The Long Shadow of Xinjiang

The Long Shadow of Xinjiang

For years, evidence has accumulated of Chinese atrocities against minority groups in Xinjiang, the northwestern province that is home to the mostly Muslim Uighur people. Investigative journalists, researchers, and refugees paint a grim picture of mass surveillance, arbitrary arrest, forced labor, sprawling detention camps, torture, and murder. The Chinese government has not only engaged in political and cultural repression but taken specific aim at the Muslim faith: it has destroyed mosques, confiscated Korans, forbidden halal diets, and banned fasting during the holy month of Ramadan.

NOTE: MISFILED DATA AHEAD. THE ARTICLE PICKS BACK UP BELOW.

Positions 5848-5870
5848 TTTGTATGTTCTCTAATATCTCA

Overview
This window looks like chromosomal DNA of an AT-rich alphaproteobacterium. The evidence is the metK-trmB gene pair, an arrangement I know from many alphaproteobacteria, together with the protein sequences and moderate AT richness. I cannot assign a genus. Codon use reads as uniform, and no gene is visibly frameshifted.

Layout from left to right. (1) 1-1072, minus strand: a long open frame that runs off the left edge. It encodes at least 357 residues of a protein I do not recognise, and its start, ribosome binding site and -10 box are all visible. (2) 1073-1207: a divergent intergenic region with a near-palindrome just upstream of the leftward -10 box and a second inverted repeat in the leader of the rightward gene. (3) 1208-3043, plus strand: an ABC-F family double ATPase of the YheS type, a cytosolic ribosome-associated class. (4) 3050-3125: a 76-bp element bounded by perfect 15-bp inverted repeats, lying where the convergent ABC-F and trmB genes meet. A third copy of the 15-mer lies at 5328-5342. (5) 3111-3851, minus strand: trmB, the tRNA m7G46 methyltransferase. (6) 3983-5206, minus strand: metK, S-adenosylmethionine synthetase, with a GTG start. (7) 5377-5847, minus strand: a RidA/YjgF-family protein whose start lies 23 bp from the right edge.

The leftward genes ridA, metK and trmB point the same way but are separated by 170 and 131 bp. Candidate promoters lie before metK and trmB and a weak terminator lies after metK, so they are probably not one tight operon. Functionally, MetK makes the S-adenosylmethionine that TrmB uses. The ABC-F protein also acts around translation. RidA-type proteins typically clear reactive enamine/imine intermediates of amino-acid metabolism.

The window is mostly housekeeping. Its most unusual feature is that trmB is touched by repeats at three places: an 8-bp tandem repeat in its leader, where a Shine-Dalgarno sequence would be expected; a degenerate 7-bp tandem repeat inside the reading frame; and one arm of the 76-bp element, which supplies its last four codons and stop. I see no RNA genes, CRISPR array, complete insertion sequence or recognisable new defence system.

And yet the countries and entities that regularly criticize Israel, Myanmar, the United States, and other nations for their actions against Muslims have kept quiet about China’s treatment of the Uighurs. The governments of Muslim-majority states, Muslim religious leaders, and international institutions such as the Organization of Islamic Cooperation have avoided calling out the litany of abuses in Xinjiang. Some have accepted Chinese funds in support of infrastructure projects and even signed on to letters supporting China’s behavior in Xinjiang.

Civil society groups in Muslim-majority countries, however, are increasingly uncomfortable with their governments’ reticence. Activists are organizing boycotts, protests, and media campaigns in a bid to bring the plight of the Uighurs to broader attention. Their efforts are slowly shifting the behavior of their governments: Chinese investment and political influence may prevent many leaders from openly criticizing China, but opposition figures and officials at lower levels of government have begun to speak out in response to pressure from below.